Donald[24] recommended the following treatment in children with osteoarticular TB: 2 months of triple-therapy intensive phase with INH 5 - 15 mg/kg/d, RIF 10 - 20 mg/kg/d and PZA 30 - 40 mg/kg/d, followed by 4 months of double-therapy continuation phase with INH and RMP. In cases where relapse would have especially disastrous consequences (spinal TB) or if it would go unnoticed, the continuation phase should extend for 12 months. If there is any suspicion of drug resistance, ETA 15 - 25 mg/kg/d should be added for all phases. Seddon et al.[19] treated seven children with culture-confirmed spinal MDR-TB in Cape Town, SA, between 2004 and 2010 using the WHO general guidelines (treatment of at least 18 months' duration with at least four drugs to which the organism is susceptible, incorporating an initial 6-month intensive phase using at least one injectable drug). They reported that all six surviving children at the end of the study had tolerated the treatment well with positive clinical outcomes and fewer side-effects than expected. Adding to these recommendations, Al-Dabbagh et al.[5] stressed that three of the selected drugs should not have been administered before, two should be bactericidal, and if possible, either an injectable aminoglycoside or fluoroquinolone should be used during the intensive phase. They also placed the appropriate multidrug regimen within an effective treatment plan involving reliable drug susceptibility testing, directly observed therapy by a specialised team to ensure adherence, and close monitoring and management of expected side-effects specific to the drugs.[1,5]

Surgery for diagnosis of ESOA TB is essential, and with the high rate of bacterial co-infection as seen in this study, drainage, debridement and washout of the joint is important. Surgery played an important role in both the cases presented above. Traditionally, spinal TB has been treated non-surgically because of excellent results with non-surgical treatment, extending even to resolution of erosions, and improvement in vertebral height.[29] Surgical indications include abscesses causing neurological compromise, septic dislocation and treatment of residual instability or deformity secondary to bony destruction or growth disturbance.[10,12,13] In the ESOA MDR-TB literature, many have observed that surgical treatment appears to improve outcome, but no formal statistical analysis has been performed.[19,29] In contrast, it is well established in the pulmonary literature on MDR-TB that surgery improves the chance of a favourable outcome.[30]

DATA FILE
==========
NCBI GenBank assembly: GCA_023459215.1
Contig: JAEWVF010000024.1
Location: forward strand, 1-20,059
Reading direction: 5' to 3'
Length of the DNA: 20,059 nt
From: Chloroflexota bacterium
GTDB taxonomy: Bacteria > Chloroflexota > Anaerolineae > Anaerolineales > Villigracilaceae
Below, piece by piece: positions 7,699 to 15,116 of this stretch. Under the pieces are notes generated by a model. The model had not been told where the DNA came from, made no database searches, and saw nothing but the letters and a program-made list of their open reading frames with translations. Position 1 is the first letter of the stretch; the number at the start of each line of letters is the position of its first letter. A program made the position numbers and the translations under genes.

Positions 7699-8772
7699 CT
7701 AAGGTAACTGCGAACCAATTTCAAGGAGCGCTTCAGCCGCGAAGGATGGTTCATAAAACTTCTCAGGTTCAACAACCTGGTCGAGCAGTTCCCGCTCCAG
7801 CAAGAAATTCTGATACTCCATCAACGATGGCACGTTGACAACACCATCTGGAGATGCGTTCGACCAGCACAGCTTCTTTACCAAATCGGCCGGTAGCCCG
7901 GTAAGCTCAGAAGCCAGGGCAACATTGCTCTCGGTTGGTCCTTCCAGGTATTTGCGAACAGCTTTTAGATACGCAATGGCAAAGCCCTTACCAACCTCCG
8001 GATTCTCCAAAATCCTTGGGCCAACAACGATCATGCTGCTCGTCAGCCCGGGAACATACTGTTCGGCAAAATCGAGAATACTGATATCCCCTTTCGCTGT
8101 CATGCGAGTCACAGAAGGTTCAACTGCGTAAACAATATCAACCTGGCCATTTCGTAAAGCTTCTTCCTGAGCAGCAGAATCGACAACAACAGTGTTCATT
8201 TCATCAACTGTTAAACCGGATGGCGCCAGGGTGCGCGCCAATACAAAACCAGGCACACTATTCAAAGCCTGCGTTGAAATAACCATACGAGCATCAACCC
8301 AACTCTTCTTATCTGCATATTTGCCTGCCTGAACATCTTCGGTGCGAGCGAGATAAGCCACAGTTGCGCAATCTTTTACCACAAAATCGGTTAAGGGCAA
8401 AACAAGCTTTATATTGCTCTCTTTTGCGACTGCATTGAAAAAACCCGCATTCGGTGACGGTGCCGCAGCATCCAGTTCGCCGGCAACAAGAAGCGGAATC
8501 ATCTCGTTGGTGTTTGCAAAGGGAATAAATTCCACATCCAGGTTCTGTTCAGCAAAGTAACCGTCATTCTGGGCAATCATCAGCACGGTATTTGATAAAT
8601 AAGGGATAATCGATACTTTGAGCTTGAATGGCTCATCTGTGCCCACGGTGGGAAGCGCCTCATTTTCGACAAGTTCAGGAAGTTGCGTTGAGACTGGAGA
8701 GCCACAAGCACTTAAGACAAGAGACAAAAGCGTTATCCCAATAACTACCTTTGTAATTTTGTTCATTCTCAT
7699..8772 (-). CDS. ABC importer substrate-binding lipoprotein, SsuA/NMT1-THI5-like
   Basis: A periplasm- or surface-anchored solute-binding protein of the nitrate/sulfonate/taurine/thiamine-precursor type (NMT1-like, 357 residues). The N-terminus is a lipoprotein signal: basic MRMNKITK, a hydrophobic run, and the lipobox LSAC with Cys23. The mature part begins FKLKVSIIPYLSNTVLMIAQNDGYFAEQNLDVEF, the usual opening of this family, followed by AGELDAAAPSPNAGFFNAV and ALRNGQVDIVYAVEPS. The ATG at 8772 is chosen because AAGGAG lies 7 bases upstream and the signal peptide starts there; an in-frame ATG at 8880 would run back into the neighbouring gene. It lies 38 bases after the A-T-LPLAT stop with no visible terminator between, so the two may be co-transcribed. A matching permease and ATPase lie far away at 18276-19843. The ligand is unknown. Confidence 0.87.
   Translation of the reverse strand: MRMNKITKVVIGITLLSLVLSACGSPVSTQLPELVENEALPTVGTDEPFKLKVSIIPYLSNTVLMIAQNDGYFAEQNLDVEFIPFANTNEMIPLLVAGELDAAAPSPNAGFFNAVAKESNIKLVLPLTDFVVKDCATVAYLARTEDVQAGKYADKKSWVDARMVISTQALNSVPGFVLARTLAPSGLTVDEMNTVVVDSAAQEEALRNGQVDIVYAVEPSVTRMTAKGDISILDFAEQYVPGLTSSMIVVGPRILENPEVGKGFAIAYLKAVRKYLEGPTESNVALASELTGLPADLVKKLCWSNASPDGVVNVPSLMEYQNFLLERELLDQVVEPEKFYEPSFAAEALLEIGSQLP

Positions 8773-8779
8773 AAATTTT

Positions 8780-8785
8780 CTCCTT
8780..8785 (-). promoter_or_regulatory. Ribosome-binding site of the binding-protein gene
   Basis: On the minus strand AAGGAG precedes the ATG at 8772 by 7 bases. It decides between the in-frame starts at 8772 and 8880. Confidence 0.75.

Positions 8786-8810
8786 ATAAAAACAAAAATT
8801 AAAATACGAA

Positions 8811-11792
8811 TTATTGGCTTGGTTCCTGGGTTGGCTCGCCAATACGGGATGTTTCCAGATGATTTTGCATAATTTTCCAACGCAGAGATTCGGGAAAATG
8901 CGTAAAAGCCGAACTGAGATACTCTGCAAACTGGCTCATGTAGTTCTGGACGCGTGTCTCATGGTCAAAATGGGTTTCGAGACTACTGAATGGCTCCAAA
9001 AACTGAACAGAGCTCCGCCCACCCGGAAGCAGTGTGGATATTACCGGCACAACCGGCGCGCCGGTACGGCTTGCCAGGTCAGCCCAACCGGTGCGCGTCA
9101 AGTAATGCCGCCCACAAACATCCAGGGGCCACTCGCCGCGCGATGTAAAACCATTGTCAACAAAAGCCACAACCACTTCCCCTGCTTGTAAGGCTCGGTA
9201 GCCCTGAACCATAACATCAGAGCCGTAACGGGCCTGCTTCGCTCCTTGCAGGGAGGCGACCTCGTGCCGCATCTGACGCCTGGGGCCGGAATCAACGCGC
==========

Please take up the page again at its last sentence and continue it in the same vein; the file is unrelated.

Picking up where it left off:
Study limitations

The study had a number of limitations. It was retrospective, the focus being to look at the prevalence of ESOA MDR-TB in children at a tertiary institution, which may have skewed the sample towards being less representative of the general population. The number of cases seen at a regional hospital should be minimal, however, as all paediatric orthopaedic pathology is referred to the study hospital. The positive TB cultures required for inclusion of the study population meant that a potentially large number of patients who were treated for ESOA TB based on clinical grounds were excluded.



There was a relatively high prevalence of paediatric ESOA MDR-TB (10.5%) in this population. This finding should stimulate vigilance with regard to rapid and reliable early means of detection with newer genetic tests and drug susceptibility testing in all cases, with knowledge of and adherence to published specific treatment guidelines. Appropriate chemotherapy should be rapidly initiated, aggressive and prolonged, and adjunctive surgery is always indicated for initial debridement and diagnostic sampling.

Acknowledgements. None.

Author contributions. All the authors made substantial contributions to conceptualisation and design of the study, analysis and interpretation of data, and drafting and critical revision of the article.

Funding. None.

Conflicts of interest. None.



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M J Groome

Accepted 3 July 2017